Home Cargo DNV, MSC Ink 100 Vessel Deal for Anti-roll Assist and ARCS

DNV, MSC Ink 100 Vessel Deal for Anti-roll Assist and ARCS

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Global container shipping line MSC Mediterranean Shipping Company (MSC) has signed a contract with classification society DNV that aims to address a growing problem within the maritime industry: lost containers at sea.


The deal, signed Wednesday at the SMM trade fair in Hamburg, will see MSC implement DNV’s new Anti-Roll Assist system and ARCS (Anti-Roll for Containerships) class notation in some 100 vessels, making it the first global liner company to install the application and implement a ship-specific tool to avoid container losses due to parametric or synchronous rolling.


Millions of containers are shipped safely across the world every year, forming the backbone of global trade and commerce. On rare occasions, a combination of environmental, navigational, design and vessel parameters combine to trigger synchronous and parametric rolling events that can exceed lashing limits, sometimes leading to container losses.


DNV’s new Anti-Roll Assist helps vessel captains to recognize and avoid the risk of parametric and synchronous resonant rolling. By using a ship-specific hydrodynamic database the system can provide a risk picture for the vessel, based on its heading, speed, loading condition and the environmental conditions.


MSC will be the first ship owner to implement the ARCS notation and will integrate the application in their onboard weather routing systems. The contract covers dozens of newbuildings, ships in operation, and vessels to be constructed, ranging in size from 1,800 to MSC’s largest vessels at some 24,000 TEU.


“At MSC the safety of our crews, vessels, and cargoes will always be our highest priority,” said Giuseppe Gargiulo, Head of Newbuildings at MSC. “We are always looking for new solutions to minimize risk and the new Anti-Roll Assist gives MSC a new tool that can empower our people both on-board and on-shore. By implementing the new application on our vessels captains and crew can both plan ahead and react in the moment when a potentially critical situation is identified – enhancing our safety culture. Implementing this into our current newbuildings is a natural first step and we look forward to continuing to work with DNV and build on our longstanding relationship going forward.”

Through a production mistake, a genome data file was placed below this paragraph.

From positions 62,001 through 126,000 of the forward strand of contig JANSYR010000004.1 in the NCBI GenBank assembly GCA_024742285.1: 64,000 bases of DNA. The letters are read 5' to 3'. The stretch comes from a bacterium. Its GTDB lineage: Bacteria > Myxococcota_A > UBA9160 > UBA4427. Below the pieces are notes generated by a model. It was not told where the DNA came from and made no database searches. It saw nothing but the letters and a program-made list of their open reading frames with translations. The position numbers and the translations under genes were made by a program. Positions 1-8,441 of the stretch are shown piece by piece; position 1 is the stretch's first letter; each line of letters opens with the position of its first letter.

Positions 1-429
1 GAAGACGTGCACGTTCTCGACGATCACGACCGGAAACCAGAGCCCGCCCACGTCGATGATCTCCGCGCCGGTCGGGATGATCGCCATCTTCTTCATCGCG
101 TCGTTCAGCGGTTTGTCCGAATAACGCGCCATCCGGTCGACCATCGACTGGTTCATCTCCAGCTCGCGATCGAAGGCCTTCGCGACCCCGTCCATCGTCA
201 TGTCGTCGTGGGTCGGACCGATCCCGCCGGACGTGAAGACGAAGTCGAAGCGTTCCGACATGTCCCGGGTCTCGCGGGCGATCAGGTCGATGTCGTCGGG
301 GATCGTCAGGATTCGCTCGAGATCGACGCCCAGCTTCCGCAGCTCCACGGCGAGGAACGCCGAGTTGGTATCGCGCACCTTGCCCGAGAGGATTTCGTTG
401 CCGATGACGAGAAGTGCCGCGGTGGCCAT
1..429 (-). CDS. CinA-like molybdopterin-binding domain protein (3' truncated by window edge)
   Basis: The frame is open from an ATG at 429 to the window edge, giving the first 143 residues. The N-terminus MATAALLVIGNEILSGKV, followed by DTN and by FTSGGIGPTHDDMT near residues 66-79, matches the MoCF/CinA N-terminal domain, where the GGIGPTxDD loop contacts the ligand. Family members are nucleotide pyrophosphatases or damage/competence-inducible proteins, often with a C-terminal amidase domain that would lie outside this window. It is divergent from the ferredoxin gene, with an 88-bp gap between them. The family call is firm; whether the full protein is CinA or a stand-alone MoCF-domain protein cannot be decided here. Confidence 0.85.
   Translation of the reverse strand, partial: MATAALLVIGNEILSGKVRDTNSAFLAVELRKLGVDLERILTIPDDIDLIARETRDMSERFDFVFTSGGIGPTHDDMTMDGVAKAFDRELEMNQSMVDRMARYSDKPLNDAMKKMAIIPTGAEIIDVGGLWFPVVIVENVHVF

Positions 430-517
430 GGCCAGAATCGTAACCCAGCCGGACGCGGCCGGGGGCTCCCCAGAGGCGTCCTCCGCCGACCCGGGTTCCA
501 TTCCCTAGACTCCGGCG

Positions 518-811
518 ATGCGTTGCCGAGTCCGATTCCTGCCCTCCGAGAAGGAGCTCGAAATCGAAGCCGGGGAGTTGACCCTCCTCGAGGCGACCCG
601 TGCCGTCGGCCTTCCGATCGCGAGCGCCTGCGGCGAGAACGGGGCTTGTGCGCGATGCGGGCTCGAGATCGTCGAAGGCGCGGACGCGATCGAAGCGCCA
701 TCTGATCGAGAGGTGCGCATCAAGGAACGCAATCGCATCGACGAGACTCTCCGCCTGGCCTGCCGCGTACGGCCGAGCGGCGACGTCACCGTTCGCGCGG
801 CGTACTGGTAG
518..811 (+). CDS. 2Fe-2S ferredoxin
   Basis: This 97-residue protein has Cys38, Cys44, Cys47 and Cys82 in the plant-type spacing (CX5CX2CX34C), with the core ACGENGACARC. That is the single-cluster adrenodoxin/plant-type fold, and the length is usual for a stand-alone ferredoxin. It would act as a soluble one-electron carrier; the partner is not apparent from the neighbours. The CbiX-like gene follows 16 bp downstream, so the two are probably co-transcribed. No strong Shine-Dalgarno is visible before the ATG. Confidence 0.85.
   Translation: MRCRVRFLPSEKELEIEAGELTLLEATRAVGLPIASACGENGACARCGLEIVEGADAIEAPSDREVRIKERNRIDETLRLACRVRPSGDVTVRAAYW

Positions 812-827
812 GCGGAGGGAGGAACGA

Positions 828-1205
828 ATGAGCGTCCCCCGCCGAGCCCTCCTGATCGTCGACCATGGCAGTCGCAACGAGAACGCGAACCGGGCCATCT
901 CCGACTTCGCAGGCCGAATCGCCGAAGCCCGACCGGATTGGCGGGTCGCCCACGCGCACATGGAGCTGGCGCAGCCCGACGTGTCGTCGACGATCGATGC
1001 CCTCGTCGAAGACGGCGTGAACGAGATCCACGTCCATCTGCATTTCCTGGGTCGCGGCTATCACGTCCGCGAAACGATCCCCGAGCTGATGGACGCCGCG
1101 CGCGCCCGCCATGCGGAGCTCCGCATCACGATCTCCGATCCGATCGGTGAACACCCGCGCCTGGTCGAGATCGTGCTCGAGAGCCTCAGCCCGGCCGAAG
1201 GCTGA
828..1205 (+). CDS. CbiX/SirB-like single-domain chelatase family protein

“To have a company like MSC embrace this new solution, is incredibly gratifying,” said Knut Ørbeck-Nilssen, CEO Maritime of DNV. “We are very excited about the potential of Anti-Roll Assist and the ARCS notation to help our customers enhance the safety of their cargoes and vessels. I would like to thank MSC on behalf of the whole of DNV for their continued trust in our company. MSC’s forward thinking in integrating the application, once again demonstrates their continued leadership in moving the containership industry forward.”


“The combination of factors that lead to rolling which can result in container loss can be very hard to predict,” said Jan-Olaf Probst, Director Business Development Hamburg and Executive Vice President at DNV. “In developing the Anti-Roll Assist we wanted to give captains and crews a very clear and simple picture of the risk, based on a combination of crucial factors, including their vessel’s heading and speed. The application can also support the captain and crew in assessing if a navigational adjustment is required. Additionally, through the integration of advanced weather models, Anti-Roll Assist can be used to determine the best route to avoid extreme motions during route planning, helping to optimize ship operations.”


Anti-Roll Assist can stand alone or be integrated into other onboard systems, such as lashing computers, weather routing tools or navigation systems. This is supported by the ARCS class notation which enables shipowners to demonstrate to their customers that a strategy to minimize the risk of container loss is in place. Owners can meet the requirements of the ARCS class notation by implementing a software solution which meets designated functional, technical and performance requirements, particularly a stringent hydrodynamic approach to calculating the risk.

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